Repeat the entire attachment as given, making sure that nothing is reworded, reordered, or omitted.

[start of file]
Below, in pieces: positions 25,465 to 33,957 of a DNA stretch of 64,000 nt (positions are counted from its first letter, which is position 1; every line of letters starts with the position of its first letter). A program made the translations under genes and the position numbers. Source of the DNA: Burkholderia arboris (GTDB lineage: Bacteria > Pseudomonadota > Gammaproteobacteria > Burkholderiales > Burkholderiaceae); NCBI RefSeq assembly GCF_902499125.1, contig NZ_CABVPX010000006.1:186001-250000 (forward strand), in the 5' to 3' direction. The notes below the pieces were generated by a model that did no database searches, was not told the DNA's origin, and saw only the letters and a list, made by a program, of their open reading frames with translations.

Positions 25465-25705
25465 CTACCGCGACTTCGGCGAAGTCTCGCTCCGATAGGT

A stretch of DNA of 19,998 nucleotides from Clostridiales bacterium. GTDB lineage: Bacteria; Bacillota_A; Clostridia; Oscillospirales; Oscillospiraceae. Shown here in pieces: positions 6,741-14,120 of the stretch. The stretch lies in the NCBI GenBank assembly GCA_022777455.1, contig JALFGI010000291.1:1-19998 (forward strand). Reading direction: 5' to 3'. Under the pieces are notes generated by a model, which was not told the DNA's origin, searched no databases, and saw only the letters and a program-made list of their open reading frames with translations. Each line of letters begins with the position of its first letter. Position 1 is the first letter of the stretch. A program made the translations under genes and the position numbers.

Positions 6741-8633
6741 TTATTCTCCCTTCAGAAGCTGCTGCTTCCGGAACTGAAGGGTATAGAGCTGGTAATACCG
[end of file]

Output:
Below, in pieces: positions 25,465 to 33,957 of a DNA stretch of 64,000 nt (positions are counted from its first letter, which is position 1; every line of letters starts with the position of its first letter). A program made the translations under genes and the position numbers. Source of the DNA: Burkholderia arboris (GTDB lineage: Bacteria > Pseudomonadota > Gammaproteobacteria > Burkholderiales > Burkholderiaceae); NCBI RefSeq assembly GCF_902499125.1, contig NZ_CABVPX010000006.1:186001-250000 (forward strand), in the 5' to 3' direction. The notes below the pieces were generated by a model that did no database searches, was not told the DNA's origin, and saw only the letters and a list, made by a program, of their open reading frames with translations.

Positions 25465-25705
25465 CTACCGCGACTTCGGCGAAGTCTCGCTCCGATAGGT

A stretch of DNA of 19,998 nucleotides from Clostridiales bacterium. GTDB lineage: Bacteria; Bacillota_A; Clostridia; Oscillospirales; Oscillospiraceae. Shown here in pieces: positions 6,741-14,120 of the stretch. The stretch lies in the NCBI GenBank assembly GCA_022777455.1, contig JALFGI010000291.1:1-19998 (forward strand). Reading direction: 5' to 3'. Under the pieces are notes generated by a model, which was not told the DNA's origin, searched no databases, and saw only the letters and a program-made list of their open reading frames with translations. Each line of letters begins with the position of its first letter. Position 1 is the first letter of the stretch. A program made the translations under genes and the position numbers.

Positions 6741-8633
6741 TTATTCTCCCTTCAGAAGCTGCTGCTTCCGGAACTGAAGGGTATAGAGCTGGTAATACCG